Ontario’s securities watchdog has suspended the registration of asset manager Emerge Canada Inc. after finding it failed to comply with working capital requirements, and the regulator expects the manager to wind down its funds.
The Ontario Securities Commission announced Thursday it has suspended exchange-traded funds provider Emerge Canada from being an investment fund manager, a portfolio manager and an exempt market dealer after finding the company is essentially insolvent.
The OSC says Emerge Canada’s U.S. parent owes its Canadian subsidiary millions of dollars that the subsidiary has failed to collect. The commission says Emerge Canada can’t count that money owed as part of its working capital.
In turn, Emerge Canada owes $5.5-million to its own ETFs – an amount far higher than disclosed on its most recent financial statements.
In its decision, the OSC said that before that suspension takes effect, it has imposed interim terms and conditions to restrict Emerge Canada from conducting any registrable activities, except those necessary for an orderly wind-down of its funds.
“Emerge Canada is considering its next steps in light of this decision,” the firm said in an e-mail to The Globe and Mail.
The OSC notice did not provide details on how the suspension would impact Emerge Canada’s clients, such as whether there will be a monetary impact to the funds, as well as how long investors will have to wait before they can access their funds.
Last month, the OSC surprised investors when it imposed a temporary trading halt on the company’s funds. At the same time, The Globe reported that Emerge Canada, which manages about $118-million in assets, owed a total of $2.53-million to its six Emerge ARK funds.
The group of investment funds is linked to prominent U.S. investor and ARK Investment Management LLC chief executive officer Cathie Wood. ARK is a subadviser to U.S.-based Emerge Capital Management Inc., which in turn is a subadviser to Emerge Canada.
The OSC decision reveals for the first time that Emerge Canada is short of cash because it hasn’t collected money from Emerge Capital. The amount totalled about $4.5-million as of last Sept. 30, and about $3.4-million as of March 31, the OSC said.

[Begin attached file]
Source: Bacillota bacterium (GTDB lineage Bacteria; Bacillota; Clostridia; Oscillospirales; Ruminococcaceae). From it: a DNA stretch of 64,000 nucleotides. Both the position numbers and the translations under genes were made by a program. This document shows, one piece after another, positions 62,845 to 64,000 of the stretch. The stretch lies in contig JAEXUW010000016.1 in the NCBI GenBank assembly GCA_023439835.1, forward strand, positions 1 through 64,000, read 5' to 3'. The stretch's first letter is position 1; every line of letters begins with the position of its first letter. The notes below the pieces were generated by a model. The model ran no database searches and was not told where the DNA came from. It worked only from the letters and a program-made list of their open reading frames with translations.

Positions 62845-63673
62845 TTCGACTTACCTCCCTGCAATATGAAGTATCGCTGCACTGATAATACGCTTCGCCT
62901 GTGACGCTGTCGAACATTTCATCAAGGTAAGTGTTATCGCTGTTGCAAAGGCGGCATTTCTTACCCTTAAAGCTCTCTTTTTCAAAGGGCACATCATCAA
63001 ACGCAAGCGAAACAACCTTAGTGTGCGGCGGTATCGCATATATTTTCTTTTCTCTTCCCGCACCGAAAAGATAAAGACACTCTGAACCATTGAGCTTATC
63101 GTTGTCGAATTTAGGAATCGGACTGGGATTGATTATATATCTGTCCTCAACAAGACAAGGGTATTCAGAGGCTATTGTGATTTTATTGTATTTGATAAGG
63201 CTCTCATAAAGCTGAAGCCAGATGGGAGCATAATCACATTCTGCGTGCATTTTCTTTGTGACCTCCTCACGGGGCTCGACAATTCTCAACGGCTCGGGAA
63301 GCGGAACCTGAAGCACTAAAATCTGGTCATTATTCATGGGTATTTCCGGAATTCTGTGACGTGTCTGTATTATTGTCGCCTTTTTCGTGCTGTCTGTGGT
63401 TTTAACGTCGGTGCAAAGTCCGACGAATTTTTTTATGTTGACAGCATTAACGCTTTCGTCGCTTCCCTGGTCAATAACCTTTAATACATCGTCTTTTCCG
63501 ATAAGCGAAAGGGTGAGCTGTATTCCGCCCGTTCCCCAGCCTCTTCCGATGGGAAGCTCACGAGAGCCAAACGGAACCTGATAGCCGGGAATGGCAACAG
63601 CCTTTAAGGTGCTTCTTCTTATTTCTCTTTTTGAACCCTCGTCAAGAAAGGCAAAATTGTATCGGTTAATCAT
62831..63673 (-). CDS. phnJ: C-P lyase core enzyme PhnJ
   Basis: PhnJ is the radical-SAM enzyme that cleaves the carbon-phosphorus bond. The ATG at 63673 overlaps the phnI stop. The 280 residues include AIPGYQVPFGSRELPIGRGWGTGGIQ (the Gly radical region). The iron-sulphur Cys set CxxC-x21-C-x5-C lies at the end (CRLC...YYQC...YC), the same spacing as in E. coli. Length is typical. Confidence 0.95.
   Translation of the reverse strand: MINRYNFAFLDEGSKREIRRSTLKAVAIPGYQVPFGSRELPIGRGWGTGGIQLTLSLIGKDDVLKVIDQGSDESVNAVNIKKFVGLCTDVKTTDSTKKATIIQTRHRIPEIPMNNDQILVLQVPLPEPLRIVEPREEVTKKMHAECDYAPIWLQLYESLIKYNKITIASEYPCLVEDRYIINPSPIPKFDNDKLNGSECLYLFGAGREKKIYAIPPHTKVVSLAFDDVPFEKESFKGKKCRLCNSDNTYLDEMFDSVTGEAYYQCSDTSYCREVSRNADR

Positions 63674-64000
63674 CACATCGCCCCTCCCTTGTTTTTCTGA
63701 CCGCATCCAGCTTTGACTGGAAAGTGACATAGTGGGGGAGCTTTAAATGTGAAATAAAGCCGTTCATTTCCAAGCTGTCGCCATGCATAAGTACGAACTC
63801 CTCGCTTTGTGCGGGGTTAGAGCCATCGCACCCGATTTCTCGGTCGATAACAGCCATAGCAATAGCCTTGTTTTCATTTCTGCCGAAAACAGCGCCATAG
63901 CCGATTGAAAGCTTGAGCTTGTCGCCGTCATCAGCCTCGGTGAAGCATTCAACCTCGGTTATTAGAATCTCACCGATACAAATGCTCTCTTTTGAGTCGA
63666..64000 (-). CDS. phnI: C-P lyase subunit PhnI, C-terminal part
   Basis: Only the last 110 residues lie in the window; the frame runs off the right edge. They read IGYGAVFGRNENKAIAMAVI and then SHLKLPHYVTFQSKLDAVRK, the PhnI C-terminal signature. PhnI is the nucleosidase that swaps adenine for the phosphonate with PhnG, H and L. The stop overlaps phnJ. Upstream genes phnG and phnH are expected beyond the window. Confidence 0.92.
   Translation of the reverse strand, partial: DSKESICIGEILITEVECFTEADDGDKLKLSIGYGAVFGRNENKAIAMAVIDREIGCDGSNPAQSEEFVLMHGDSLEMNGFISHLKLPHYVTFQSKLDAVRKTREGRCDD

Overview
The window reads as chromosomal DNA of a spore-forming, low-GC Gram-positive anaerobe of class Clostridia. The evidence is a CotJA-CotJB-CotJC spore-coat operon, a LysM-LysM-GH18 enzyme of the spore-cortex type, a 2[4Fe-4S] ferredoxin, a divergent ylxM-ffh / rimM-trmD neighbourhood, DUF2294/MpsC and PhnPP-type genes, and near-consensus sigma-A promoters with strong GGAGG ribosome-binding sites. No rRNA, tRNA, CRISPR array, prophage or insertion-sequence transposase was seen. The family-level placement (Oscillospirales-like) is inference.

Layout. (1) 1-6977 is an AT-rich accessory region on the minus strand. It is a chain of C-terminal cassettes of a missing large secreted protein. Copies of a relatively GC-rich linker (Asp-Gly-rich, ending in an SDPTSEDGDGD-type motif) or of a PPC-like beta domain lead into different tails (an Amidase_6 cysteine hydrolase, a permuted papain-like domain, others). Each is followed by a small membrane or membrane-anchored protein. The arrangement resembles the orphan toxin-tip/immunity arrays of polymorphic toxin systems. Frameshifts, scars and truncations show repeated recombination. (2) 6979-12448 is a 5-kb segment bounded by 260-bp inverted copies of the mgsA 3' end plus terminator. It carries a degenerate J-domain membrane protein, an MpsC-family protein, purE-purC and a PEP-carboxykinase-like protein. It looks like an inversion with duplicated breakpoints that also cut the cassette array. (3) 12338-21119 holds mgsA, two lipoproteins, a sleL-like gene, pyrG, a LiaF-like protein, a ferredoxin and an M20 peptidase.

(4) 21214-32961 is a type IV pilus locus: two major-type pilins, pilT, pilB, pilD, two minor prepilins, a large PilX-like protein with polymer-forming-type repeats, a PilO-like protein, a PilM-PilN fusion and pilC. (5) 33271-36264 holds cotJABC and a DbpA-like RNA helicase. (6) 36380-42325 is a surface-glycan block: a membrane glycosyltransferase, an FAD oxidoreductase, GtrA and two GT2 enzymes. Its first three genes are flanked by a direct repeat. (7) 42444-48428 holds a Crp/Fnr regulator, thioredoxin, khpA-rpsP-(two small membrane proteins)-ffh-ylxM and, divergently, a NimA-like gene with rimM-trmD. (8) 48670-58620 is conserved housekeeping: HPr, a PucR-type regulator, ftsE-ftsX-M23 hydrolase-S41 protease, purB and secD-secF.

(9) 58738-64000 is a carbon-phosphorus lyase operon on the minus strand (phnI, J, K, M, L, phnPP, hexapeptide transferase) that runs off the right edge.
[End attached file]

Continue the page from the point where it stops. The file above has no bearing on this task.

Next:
The commission said Emerge Canada has been calculating its available working capital by including those amounts as a receivable – a current asset that’s easily collectible.
As part of its registration as an investment fund manager, Emerge Canada is required to maintain a minimum capital level of $100,000. Emerge Canada told the OSC that its working capital was just $12,819, as of Sept. 30, 2022. Subtracting the receivable takes Emerge Canada to a working capital deficit of nearly $4.5-million, the OSC said.
“Staff contends that firms without sufficient working capital cannot be permitted to continue to operate for extended periods of time, without placing investors at risk and diminishing public confidence in Ontario’s capital markets,” Debra Foubert, director of compliance and registrant regulation branch at the OSC, wrote in the decision.
Part of the terms of conditions announced by Ms. Foubert allow Emerge Canada, as part of the wind-down of its business as a registered firm, to make ”prompt arrangements” for another appropriately registered firm to “assume responsibility for the registerable activities currently being performed by Emerge Canada in respect of the funds.”
The company first ran into issues last year, when Emerge Canada revealed in mid-December that nearly six weeks earlier, BDO Canada LLP had resigned as the auditor of its funds. At the time, Emerge Canada said it was “working expeditiously to appoint a successor auditor.”